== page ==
The Truth About Pornography: Finding Answers to your Questions

Todd Olson, a licensed clinical social worker and program director of LifeStar Network is among the DMC partners helping us to answer questions people are grappling with in regards to pornography

The new website, Out In the, launched just this week is already helping to connect women to critical resources, and answer some of their frequently asked questions about Pornography addiction.

Answers to Commonly asked questions:

Why would my husband hide this from me?

Most men hide their sexual addiction from their wives out of embarrassment, deep shame, and fear that disclosure will lead to divorce and the loss of the family. They can become so deeply entrenched in feelings of despair and self-loathing that they are unable to imagine disclosing their addictive secret to their partner. They get caught in the addictive trap of believing that it is something that they must resolve on their own.

How do I deal with this if I discover it is an issue in my home of relationship?

The betrayed spouse does not know where to turn and will often struggle alone. The spouse’s identity, security and stability are destroyed. This type of trauma shatters the internal world of the spouse of an addict.
All aspects of her life are affected. Her ability to function with employment, household duties, and parenting is disrupted. Her sense of herself is altered. Often her spirituality is impacted. The experience is very traumatic. And her responses to this type of wound typically fall in the category of a “trauma response.” A trauma response can be defined as an emotional response to a perceived threat.”

It is difficult to know how to react after discovering that there has been a history of pornography in the home. Because of the addict’s deep seated shame and distorted core beliefs about themselves they will usually deny the problem at first. They may be in denial about their problem; they will most likely get defensive, turn the tables and focus on the imperfections of their spouse, play victim and act like they will never be enough, they will shut down and withdraw. These are not good responses for a wife. It is exactly opposite of searching for the safety the wife needs at this time.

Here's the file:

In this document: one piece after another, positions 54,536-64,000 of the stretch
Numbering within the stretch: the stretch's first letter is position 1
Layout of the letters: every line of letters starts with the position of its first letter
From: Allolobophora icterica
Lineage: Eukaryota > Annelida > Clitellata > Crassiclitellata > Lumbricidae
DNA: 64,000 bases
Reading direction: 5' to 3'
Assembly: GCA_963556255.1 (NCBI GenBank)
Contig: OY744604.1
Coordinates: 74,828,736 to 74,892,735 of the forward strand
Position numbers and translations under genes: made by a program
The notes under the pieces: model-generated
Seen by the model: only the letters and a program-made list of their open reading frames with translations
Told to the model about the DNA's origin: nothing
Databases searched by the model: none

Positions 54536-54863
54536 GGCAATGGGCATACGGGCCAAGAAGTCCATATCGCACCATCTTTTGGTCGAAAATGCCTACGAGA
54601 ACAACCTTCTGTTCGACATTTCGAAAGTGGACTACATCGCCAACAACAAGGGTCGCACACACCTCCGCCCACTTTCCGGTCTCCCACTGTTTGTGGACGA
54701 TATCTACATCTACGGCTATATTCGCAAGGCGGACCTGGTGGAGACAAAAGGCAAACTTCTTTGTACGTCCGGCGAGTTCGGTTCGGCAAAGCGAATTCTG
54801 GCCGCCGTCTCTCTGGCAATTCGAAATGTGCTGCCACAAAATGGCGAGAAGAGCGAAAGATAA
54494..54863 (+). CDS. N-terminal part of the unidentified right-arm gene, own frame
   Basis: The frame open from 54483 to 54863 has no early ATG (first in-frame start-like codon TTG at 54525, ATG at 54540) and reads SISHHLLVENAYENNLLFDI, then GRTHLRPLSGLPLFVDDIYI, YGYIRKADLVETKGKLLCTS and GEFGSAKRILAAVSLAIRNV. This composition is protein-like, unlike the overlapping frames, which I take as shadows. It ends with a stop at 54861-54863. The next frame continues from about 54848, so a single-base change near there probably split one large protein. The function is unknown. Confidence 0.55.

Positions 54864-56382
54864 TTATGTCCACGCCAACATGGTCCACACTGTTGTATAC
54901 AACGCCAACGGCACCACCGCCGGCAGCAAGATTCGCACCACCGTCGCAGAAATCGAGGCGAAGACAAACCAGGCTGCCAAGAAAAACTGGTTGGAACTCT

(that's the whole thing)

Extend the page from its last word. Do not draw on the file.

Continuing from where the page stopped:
I recommend that the wife get some support from a professional or their religious leader. The husband will most likely need some professional help if they have been struggling with this problem for a long time.

How do I deal with feelings of anxiety, fear, and loss of trust?

Those on the receiving end of addiction are dealing with the harsh reality of an attachment being violated. The security and safety of the emotional needs are lost or gone. Much of the relationship feels false, like a fraud. If the addict, has been a safe place for the partner in the past, after learning of the addictive behaviors she is left feeling vulnerable and disoriented. She will naturally ask, “Who can I trust? Who will be there for me now?”

It is important for the spouse to know that her response is normal. She needs to get some help and be educated what she is dealing with. Being around other women that with the same problem will help; like a support group or a therapy group that is specific about this problem. She will need the support. She shouldn’t have to do this alone.

What if I cannot be supportive of my partner right now?

That is OK. The person struggling needs to be in charge of their own recovery and the spouse needs to start on their own journey of healing. It is important for both husband and wife to get help. Seek out professionals that know about addictive behavior, grief and loss work, and trauma work. People do heal and recovery is possible. It takes time and hard work, especially in the first year, but with guided help the addict and spouse can experience healing and freedom.

You can get your questions answered by Todd and others on the Out in the Light board at go to the “Ask the Experts” section. You can always submit an e-mail as well. The Deseret News will also be tackling frequently asked questions as part of its special series running this week.

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